Monday, June 24, 2013

Spinning Plates

by James Batchelor

In an ideal world, we’d knock out novel after novel, short story after short story, poem after poem, all in a nice, neat, orderly fashion. Our ideas would queue up politely just short of the forefront of our mind, waiting their turn with calm and patience.

Sadly, this is the real world. Ideas fight for prominence in our minds like New Year’s Day Sales fanatics with sharpened umbrellas and a mean right hook. It gets real nasty. And as a result, we can be writing one thing but thinking about several others.

At the risk of being momentarily narcissistic, let’s take a quick look at my own writing To Do list.

A fantasy trilogy: I’m quarter of the way through the first edit of Book One, halfway through writing Book Two, and I’ve outlined Book Three. My Nanowrimo novel from last year: 25,000 words along and in dire need of an outline. That urban fantasy novel I started as a writing challenge at this month’s Writebulb meeting, not to mention the other potential stories I can continue from past challenges and flash fictions. Not to mention a pile of previous story ideas, unfinished Nano projects and even some fan fiction.

The point is, many writers have so many projects to write, so many plates to spin, you can never tell which one you should be focusing on.

Do you concentrate on whichever story excites you the most, inspires the most passion in you? Certainly, your writing is likely to be more enthusiastic and potentially better. But there’s the constant danger that your sadly-fickle human mind will get distracted by another idea and your current project will get discarded, who knows for how long.

Do you write them in some sort of order? Perhaps in the order that you first think of them, or whichever one you think is most publishable, or in the order of whatever could be finished quicker? This would seem the most logical for those of us who think so practically, and nothing helps keep you on track like a schedule. But what if that new idea pops up and triggers that spark for Project B that Project A is so sorely lacking. The flickering ember may be extinguished by the time you finish A. Is that something you want to risk?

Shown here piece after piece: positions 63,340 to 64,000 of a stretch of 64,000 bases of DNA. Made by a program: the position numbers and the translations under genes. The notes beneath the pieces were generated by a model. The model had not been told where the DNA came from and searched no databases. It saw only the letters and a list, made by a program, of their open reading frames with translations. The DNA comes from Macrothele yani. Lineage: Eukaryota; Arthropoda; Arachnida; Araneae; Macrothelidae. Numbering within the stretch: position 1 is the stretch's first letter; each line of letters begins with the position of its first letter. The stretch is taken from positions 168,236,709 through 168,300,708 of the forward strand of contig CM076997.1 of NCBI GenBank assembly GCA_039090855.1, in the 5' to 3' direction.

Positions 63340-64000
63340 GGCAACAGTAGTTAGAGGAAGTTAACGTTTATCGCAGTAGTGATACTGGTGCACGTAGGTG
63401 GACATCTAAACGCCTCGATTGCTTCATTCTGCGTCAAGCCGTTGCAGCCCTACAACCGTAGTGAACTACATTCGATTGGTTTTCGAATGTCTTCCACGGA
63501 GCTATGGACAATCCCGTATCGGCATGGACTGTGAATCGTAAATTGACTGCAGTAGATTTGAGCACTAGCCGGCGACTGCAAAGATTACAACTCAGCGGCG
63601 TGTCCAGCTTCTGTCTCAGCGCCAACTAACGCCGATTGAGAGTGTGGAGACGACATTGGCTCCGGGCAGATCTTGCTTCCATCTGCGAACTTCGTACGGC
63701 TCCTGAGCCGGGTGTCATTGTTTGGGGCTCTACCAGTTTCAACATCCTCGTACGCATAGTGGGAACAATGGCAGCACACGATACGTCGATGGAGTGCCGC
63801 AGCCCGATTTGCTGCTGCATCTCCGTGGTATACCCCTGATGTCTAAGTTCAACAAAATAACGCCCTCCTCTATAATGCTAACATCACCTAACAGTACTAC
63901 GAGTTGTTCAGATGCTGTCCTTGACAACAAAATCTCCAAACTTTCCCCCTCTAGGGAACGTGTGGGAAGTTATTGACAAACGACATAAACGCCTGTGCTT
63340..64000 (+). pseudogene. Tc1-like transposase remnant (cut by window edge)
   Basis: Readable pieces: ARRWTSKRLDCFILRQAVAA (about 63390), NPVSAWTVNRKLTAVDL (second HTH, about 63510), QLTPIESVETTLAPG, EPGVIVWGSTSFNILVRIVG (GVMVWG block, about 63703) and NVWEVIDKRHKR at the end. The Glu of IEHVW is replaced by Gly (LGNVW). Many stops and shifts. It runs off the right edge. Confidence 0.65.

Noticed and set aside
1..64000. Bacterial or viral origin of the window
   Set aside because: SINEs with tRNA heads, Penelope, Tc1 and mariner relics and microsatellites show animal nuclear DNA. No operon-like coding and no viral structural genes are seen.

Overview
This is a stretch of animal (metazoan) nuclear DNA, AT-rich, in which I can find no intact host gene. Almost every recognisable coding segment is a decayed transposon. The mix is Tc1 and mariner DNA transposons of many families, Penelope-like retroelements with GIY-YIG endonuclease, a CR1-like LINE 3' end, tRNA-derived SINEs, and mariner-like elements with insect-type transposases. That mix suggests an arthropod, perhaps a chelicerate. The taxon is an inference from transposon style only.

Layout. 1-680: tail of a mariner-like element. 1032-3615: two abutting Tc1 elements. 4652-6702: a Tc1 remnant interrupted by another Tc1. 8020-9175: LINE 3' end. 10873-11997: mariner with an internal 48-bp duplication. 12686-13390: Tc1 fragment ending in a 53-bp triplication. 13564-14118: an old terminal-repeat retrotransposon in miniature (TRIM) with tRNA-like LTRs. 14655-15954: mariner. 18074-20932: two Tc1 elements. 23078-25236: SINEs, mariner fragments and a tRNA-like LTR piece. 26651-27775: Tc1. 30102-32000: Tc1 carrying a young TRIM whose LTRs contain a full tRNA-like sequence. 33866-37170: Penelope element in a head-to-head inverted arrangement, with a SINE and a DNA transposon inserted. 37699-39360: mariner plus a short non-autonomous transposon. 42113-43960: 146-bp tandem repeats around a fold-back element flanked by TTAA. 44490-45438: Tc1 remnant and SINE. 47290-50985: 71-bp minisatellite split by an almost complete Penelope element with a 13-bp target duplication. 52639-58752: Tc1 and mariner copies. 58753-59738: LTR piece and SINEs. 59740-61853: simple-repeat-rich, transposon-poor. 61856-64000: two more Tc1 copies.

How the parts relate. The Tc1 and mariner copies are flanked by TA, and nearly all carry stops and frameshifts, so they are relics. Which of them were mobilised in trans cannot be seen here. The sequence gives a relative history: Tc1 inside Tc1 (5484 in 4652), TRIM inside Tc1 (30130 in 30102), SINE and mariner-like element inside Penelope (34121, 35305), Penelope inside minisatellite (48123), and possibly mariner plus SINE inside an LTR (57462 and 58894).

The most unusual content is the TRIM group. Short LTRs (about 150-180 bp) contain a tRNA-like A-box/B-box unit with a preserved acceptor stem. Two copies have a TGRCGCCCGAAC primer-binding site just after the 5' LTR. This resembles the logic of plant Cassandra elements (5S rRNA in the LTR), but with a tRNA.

Do you write them simultaneously? A few (thousand) words towards something different each day? It’ll keep you fresh, and truly challenges you as a writer. Of course, your consistency might suffer and leaping from world to world, character to character might send you a little loopy (we’re writers, though, we’re all a little loopy).

Which of these is the right path? As with so many things about writing, it’s up to you. Whichever works best for you. Try each method and see which makes you most productive. Or come up with your own. There is no right answer.

There is, of course, a wrong answer.

Don’t spend too much time worrying about what to write first. Don’t spend hours, weeks, days second guessing yourself, dabbling in projects but not putting words down. Write. Always write. Doesn’t matter what you’re writing, providing you are writing. Otherwise, you end up with a massive To Do list and an unshakeable apprehension about not one, but all of your projects.

In fact, go write something now. Just a few words (it’s never just a few words, is it?) on whatever you’re working on. Or something you haven’t worked on for ages? Or start something completely new?

Seriously, go write. Keep your plates spinning.

Tuesday, June 11, 2013

When They Leave Home

by Hellen Riebold

This week I have been asking myself one big question, ‘Why do I write?’

I thought I knew the answer, ‘to be published’, but this week I found out that may not be the case.

You see this week, as you may have heard, I published my first solo novel, New Earth: Beginnings, through KDP. This is the book that consumed my waking hours to such an extent that I eventually left work to give it the attention it demanded. At the time I left work I was sure this book was the be all and end all of everything. I wrote furiously for days on end, desperate to get the story out of my head and onto the paper. The closer to the end of the book I got the further engrossed in the world I was writing I became until, in the final days, I felt like I was looking back at real life through an open window. In a way completing that first draft, back in September 2012, felt a little like being set free. Oh I know I have still been heavily involved in the editing so I have read and re-read the manuscript any number of times but it never held that same power over me.